Nightmare Alley Edmund Goulding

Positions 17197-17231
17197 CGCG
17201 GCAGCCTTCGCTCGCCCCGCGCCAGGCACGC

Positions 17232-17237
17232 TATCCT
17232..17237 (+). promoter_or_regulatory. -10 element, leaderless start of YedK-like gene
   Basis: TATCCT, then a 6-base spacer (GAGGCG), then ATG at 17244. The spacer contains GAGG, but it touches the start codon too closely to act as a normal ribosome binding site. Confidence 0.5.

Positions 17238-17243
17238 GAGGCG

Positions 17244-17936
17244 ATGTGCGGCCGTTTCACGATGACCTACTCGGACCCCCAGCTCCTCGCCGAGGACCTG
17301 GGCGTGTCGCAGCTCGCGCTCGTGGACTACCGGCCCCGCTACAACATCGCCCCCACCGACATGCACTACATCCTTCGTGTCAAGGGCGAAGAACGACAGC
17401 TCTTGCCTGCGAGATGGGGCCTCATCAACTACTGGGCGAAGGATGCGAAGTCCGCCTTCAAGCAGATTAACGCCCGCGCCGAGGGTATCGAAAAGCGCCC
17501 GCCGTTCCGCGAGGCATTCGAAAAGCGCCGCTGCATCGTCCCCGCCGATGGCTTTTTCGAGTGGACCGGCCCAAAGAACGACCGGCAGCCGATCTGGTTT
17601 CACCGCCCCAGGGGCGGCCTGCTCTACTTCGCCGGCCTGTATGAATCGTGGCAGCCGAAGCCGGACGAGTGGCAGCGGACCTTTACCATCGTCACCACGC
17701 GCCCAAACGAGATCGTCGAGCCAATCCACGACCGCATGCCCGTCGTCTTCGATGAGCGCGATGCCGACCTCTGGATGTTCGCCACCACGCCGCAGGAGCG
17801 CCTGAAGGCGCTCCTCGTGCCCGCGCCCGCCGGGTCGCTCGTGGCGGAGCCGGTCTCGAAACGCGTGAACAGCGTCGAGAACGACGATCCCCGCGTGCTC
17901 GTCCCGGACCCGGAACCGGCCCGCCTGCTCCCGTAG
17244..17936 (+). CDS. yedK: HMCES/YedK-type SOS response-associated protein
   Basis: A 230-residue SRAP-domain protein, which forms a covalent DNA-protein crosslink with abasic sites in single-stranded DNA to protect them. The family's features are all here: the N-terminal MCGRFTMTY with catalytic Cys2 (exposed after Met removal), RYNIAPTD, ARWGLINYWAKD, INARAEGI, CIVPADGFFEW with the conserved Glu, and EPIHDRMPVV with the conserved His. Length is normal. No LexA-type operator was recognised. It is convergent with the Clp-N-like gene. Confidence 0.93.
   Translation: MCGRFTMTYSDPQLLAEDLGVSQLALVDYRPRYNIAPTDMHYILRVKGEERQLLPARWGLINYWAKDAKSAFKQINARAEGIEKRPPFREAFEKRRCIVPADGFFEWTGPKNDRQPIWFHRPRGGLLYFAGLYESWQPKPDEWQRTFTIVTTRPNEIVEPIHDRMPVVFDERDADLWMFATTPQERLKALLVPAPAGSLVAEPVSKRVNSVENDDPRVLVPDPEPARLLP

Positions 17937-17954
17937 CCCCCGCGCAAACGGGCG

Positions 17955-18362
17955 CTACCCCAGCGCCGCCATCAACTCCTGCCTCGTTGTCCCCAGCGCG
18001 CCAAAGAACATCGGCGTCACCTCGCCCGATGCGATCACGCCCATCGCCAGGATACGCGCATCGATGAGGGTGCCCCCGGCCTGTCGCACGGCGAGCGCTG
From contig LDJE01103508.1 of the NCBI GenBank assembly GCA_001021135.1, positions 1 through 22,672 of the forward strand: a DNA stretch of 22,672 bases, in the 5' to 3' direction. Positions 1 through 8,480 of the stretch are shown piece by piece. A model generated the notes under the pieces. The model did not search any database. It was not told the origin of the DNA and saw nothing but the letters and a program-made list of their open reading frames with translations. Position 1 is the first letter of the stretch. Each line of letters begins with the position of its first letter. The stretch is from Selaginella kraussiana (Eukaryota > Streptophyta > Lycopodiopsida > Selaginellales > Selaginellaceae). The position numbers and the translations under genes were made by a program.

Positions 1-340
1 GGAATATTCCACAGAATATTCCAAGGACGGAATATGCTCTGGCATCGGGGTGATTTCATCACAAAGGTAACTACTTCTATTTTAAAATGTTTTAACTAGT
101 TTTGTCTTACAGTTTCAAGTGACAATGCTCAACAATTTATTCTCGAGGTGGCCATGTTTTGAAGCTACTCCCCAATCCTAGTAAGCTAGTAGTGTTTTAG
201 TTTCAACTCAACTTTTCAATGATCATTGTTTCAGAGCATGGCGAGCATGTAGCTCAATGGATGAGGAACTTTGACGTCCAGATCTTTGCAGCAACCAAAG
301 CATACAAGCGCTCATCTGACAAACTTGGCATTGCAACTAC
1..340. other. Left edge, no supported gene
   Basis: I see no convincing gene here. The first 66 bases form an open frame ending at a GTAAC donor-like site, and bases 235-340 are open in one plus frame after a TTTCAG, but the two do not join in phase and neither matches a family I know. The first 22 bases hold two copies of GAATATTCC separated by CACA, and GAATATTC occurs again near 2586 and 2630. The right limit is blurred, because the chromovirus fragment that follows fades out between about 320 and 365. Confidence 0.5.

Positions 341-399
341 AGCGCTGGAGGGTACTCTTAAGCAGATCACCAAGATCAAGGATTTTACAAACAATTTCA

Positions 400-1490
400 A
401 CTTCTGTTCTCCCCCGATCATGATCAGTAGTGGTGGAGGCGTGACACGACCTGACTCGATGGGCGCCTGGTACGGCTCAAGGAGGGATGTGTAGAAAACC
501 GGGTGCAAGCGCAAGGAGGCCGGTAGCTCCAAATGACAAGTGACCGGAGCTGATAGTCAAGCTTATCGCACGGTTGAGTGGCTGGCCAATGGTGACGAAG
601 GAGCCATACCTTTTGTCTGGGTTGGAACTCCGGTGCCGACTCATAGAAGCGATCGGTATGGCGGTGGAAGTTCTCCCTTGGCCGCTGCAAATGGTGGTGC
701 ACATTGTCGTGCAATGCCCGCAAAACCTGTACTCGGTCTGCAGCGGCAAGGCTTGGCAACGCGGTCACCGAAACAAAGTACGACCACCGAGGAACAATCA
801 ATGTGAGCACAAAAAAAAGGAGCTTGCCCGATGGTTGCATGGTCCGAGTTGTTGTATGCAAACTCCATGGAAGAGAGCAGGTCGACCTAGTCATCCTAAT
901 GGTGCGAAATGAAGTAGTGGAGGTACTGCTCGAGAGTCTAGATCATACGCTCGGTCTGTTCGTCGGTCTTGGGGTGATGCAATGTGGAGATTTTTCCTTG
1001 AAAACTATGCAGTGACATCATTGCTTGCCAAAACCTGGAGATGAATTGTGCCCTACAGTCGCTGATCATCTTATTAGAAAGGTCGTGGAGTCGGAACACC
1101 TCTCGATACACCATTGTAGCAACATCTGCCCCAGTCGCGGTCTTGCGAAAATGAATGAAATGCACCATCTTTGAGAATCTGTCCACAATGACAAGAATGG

This carny-set "rise and fall" narrative is so choked with failure and nastiness that you'll hardly believe it dates back to 1947. Tyrone Power is a carnival barker who worms his way into a mentalist act; first he learns the secret code from a veteran (Joan Blondell) then blows her off for a younger model (Colleen Gray) and rises to become a top attraction on the verge of real power. He's slightly guilt-ridden over accidentally killing Blondell's alcoholic husband, but that's a minor quibble when you're on the upswing like he is. Unfortunately, he's egomaniacal enough to get in over his head, especially when he falls in with a psychologist (Helen Walker) who's running a con of her own. Awesomely cynical even by film noir standards, this introduced the circus geek into the popular consciousness and accordingly features some of the most shocking content in a pre-1960s Hollywood picture. It's brave enough to debunk blind faith of all kinds, whether in the traditional con of the supernatural or the modern voodoo science of psychology; while it never does away with them, it demonstrates that a little of either is all it takes to spin a web to fleece the rubes. And though Power's wounded-orphan character is another in a long line of out-of-their-depth noir suckers, his palpable desperation makes both his moral transgressions and eventual laying low pretty hard to take. Nightmare Alley is a first-rate film that deserves a wider audience. The "Fox Film Noir" title features the standard James Ursini/Alain Silver commentary, but their usual wealth of information isn't in evidence, replaced by some rather obvious explorations of the film's themes. (Fox)